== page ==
I’m very proud of myself. And still not sure if I’m going to do that again. Because THAT WAS FUCKING HARD. Friday, I imagined sending out a bulletin that said, “I did it! Next year I’m doing the whole 26.2!” But, well, we’ll see.
Here’s a mile by mile breakdown of the experience:
Mile 0 (waiting to start)—I went poo in a port-a-potty. This was my biggest accomplishment of the day. I have a policy that number two doesn’t happen outside the confines of what may be defined as “my space” (house, hotel room etc). But with the prospect of going 13 miles on foot, I had to relax my rules. Luckily, it was still dark so I didn’t have to see anything…however there was a disturbing absence of any “plopping”noise.
Mile 1—running past the 34th street wall, a long retaining wall where people graffiti, (Happy 21st birthday, Will you marry me Sara…etc). Someone had painted, It’s not rape---it’s surprise sex. The emergency workers on bikes said, “Dude, that’s so wrong,” but they were laughing.
Mile 2— I check to see which movies are playing at the theater I’m passing. I’ll definitely want to be doing a lot of sitting and candy eating later on.
Mile 3—I have my first experience with drinking (water) while running. It’s quite difficult.
Mile 4—I’m running past the Bagel Shop where I often have encounters with the BSOL (Bagel Shop Old Ladies). It occurs to me I still have NINE MILES to run. I try to put it out of my mind.
Mile 5— 16th Ave has hills I didn’t know existed in Gainesville. And hey, there’s a really big Christian Science Center I didn’t know was there. And there are really a lot of garage sales today. Wait, does the fifth mile marker mean I just finished mile five or am starting mile five?
Mile 6— I run past the office where I work, see my boss’s car there and consider popping in to use the bathroom.
Mile 7— My legs start to feel like lead.
Mile 8—Here is a short list of the people who pass me:
a) A heavy set middle aged woman with really red pants.
b) A 95-year old man who appears to be limping and says “Just 18 more miles to go!”
c) An old lady talking on her cell phone.
Mile 9—WHAT THE FUCK WAS I THINKING? THIS WAS A REALLY FUCKING STUPID IDEA.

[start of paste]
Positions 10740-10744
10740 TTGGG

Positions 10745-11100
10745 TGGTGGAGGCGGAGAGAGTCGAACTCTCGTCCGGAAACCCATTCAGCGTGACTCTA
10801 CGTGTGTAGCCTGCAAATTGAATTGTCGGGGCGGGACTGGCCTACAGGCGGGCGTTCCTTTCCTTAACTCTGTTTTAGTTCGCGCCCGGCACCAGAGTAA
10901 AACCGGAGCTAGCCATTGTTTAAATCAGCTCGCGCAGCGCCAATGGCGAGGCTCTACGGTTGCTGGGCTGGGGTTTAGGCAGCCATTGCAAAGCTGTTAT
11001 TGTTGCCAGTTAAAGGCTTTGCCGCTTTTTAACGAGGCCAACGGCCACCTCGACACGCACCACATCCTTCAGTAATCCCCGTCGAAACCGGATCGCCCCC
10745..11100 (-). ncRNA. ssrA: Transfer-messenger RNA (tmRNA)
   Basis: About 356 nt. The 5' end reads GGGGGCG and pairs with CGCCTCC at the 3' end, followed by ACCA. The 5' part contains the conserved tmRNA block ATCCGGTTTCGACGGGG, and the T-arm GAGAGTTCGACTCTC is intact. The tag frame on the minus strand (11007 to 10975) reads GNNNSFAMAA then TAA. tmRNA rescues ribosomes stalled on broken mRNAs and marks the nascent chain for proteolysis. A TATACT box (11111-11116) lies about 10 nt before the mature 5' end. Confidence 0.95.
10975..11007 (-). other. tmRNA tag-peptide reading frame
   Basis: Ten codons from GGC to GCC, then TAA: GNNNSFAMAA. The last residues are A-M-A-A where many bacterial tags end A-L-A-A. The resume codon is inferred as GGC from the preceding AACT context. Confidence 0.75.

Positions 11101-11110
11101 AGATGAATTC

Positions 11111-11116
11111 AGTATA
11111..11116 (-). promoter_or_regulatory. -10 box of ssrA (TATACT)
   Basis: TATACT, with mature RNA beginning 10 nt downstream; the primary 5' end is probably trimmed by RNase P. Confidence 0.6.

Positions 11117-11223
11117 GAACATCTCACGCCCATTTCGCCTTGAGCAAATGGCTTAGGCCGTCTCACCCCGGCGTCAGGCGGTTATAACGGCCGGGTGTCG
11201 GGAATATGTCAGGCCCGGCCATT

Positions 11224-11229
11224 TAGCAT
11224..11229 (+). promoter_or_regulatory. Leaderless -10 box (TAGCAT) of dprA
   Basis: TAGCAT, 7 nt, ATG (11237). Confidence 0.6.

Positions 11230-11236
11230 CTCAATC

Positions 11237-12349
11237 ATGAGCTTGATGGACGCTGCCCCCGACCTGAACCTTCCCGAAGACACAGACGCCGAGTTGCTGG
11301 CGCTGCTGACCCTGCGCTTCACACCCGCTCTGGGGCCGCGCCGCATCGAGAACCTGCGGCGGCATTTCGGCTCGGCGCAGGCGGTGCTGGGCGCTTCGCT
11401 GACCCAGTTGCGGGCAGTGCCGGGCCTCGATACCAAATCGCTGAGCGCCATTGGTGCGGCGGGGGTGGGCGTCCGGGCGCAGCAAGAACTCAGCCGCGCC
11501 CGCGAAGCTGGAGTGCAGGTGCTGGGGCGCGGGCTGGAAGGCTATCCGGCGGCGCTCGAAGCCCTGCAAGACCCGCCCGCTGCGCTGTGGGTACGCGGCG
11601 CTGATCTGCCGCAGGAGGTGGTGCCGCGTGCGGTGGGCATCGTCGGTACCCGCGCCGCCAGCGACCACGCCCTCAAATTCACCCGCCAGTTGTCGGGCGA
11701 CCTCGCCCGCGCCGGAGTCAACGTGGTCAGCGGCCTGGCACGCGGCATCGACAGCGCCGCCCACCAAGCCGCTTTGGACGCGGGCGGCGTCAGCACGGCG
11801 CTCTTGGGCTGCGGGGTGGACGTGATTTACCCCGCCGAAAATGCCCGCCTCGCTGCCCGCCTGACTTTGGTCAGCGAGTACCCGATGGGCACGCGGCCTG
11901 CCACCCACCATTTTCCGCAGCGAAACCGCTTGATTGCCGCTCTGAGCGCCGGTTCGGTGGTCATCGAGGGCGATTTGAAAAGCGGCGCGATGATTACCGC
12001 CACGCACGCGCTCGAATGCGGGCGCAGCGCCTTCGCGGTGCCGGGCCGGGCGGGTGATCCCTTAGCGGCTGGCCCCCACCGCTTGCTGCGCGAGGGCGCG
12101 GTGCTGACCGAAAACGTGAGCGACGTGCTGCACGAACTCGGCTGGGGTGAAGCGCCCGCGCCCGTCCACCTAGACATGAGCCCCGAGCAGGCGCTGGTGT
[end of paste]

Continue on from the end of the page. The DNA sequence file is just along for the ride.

Mile 10— PLEASE GOD LET IT BE OVER. I don’t know how much more of this I can take. My feet hurt. My lungs hurt. My neck hurts. I feel light years away from the end of the course. (Light years are far right? Because I’m trying to say I felt really, really far away.)
Mile 11— I WANT TO DIE. I am running past the hospital where I had two thyroid surgeries and thinking I’d rather be in there, lying in a bed with morphine dripping into my veins.
Mile 12—For the second mile in row I think, ok, I’m going to walk for a bit and then really crank out these last few miles (I make it about 100 yards each time before stopping to walk and repeating the process).
Mile 13—OH MY GOD, thank you Jesus, there’s the finish line. I can’t see it, but I know it’s there, right? Right? If it’s not, I think I’m going to have a panic attack. There’s a place where the full marathoners turn left to run 13 more miles. I feel so, so sorry for them.
FINISH: 2h55min (my goal was to finish under three hours) I start to cry, a mixture of pride, physical release, and pure relief that I AM DONE. I sit on the grass while Danny gets me water, and Lori and Candi congratulate me. I’m in a bit of a daze, I don’t quite know how I’ve gotten here, like when I’m drunk and someone drove me home but I don’t really remember the process, or prefer not to think about it because I felt like puking the entire time.
But you know, why not? Maybe I will keep training to do the whole 26.2. People repeat things that feel shitty all the time, childbirth, drinking binges, tattoos. Because those things all have something good about them as well. I guess the good part of running 26.2 miles is, it would be pretty damn impressive (and you could eat mad amounts of carbs). So yeah, we’ll see.